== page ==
|Stained Glass • Fusing • Mosaics • Jewelry Supplies|
The Taurus Ring Saw is an excellent glass cutting tool for making multi-directional cuts. Watch as Delphi Glass store associate Danielle Wagner reviews and demonstrates how to use the Taurus 3 Ring Saw.
Every artist that works with glass knows how important it is to have the right tools. Without them, we’d never be able to bring our visions to life. When cutting glass for a project, a quality cutter is essential. Gemini Saw Company has thought of what we need when cutting glass with the Taurus 3 Ring Saw. Improving on former models, this ring saw has a 1/5 HP motor and is so lightweight at just 14 lbs., you can take it anywhere. Plus, the saw part snap outs of the water bath, turning it into a hand-held saw. It has its own water so it can easily be used as a portable saw. But perhaps the best feature of all is the round diamond bit blade. It’s a 5-3/4” multi-directional blade which means you can cut seamlessly in any direction you choose. The greater blade exposure means more precise cuts.
Im always looking for ways to use my scrap, so I decided to give the round screen melt set a try. I had mixed feelings about it, because I made the mistake of not following the fusing schedule, and tried to wing it with my pre-programmed kiln. Despite the error of my ways, I ended up with some very pretty glass using two colors of opal art glass scraps. With my screen melt complete, I used a Sharpie pen to trace out my images, and began cutting them with my Taurus 3 Ring Saw. Once I finished the shapes, I put the pendants and purse hangars back in my skutt Firebox 14 kiln, for a fire polish on the slow tack fuse. Some got bails, some wire wrapping, and the others were epoxied to purse hangers. Looking back, If you follow the Delphi directions labeled as users manual in the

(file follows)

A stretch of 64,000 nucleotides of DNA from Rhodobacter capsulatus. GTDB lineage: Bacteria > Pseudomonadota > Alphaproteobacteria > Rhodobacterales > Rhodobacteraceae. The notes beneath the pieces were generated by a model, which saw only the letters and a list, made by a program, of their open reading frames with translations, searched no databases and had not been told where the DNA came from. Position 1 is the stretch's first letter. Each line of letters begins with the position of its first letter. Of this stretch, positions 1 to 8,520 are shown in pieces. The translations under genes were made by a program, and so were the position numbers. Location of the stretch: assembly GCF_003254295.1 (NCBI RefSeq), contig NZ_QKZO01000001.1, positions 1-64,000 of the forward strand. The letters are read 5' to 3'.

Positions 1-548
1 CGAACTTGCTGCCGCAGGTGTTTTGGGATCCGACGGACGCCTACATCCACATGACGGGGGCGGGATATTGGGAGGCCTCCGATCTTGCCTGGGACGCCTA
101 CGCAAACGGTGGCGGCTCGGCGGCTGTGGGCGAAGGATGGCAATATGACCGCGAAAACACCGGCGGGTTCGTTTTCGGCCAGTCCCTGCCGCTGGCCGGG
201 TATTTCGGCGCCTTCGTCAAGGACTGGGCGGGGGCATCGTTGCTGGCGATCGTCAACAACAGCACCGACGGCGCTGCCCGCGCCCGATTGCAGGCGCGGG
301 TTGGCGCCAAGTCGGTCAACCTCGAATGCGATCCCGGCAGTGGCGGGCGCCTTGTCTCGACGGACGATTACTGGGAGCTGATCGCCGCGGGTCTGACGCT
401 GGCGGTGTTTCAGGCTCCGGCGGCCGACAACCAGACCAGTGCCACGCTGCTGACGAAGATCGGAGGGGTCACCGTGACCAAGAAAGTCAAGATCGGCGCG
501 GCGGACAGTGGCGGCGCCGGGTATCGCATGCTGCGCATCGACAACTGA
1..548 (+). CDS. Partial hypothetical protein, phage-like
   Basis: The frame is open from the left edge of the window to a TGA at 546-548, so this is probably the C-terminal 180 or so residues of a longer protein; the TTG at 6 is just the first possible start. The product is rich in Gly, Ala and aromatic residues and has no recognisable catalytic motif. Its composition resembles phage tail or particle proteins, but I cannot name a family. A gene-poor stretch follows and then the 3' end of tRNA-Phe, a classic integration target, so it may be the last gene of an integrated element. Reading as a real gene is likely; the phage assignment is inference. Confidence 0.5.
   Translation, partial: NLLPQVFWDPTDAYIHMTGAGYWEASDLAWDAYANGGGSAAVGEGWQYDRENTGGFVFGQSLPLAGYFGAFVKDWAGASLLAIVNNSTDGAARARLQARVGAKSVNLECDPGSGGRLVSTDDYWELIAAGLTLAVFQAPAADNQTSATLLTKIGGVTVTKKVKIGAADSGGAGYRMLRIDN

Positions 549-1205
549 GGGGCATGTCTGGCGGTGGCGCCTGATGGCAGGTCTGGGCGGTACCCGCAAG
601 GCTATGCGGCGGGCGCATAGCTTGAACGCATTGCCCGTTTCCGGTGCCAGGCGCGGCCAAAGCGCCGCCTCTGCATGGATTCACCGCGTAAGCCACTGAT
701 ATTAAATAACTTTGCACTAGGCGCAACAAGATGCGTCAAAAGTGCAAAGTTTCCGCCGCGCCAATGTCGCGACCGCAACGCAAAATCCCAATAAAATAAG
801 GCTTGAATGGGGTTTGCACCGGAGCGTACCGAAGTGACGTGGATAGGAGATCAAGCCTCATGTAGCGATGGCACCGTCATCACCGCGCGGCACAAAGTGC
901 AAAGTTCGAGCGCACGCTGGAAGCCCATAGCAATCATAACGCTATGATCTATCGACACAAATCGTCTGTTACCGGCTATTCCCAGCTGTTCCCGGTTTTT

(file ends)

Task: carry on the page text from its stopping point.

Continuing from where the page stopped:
My husband and I recently met a spectacular couple, a genuine cowgirl and cowboy. Besides being fortunate enough to purchase a very sweet horse from them, we are proud to be able to call them our friends. While at their home I learned that her one of her best friends, her horse, had passed away the previous year. Yoda had carried her though years on the Rainbow Riders drill flag team, taken her to reigning championships, and safety along countless miles of trails. I wanted to do something special for her, and also try something new for me. I remembered seeing an article in the Delphi newsletter about making fused glass silhouettes from a photograph. While at her home I snuck a picture of her and Yoda sliding to victory, on my cell phone. I downloaded the picture and adjusted it to an appropriate size for a 10 by 10
Part 2 of a 2 part series on the basics of glass fusing. In this weeks article Donna gives advice on indispensable tools for beginner glass fusers. In the beginning, I used one larger tool, and that was a Super Star Grinder. It is still running, running, running. Others have come, and some have gone, but this one is still here. For smaller cold working projects, diamond hand pads do a nice job. The next cutting tool that I bought was a saw. My Taurus 3 Ring Saw has worked extremely well for me, and I love what I can do with it that I couldnt do before, but I worked for 2 years before I purchased this nifty item. As for cutters and breakers, I have many, but for me, the Silberschnitt breaker pliers are a must for small (1/4) strip breaking.....saves so much glass. I use both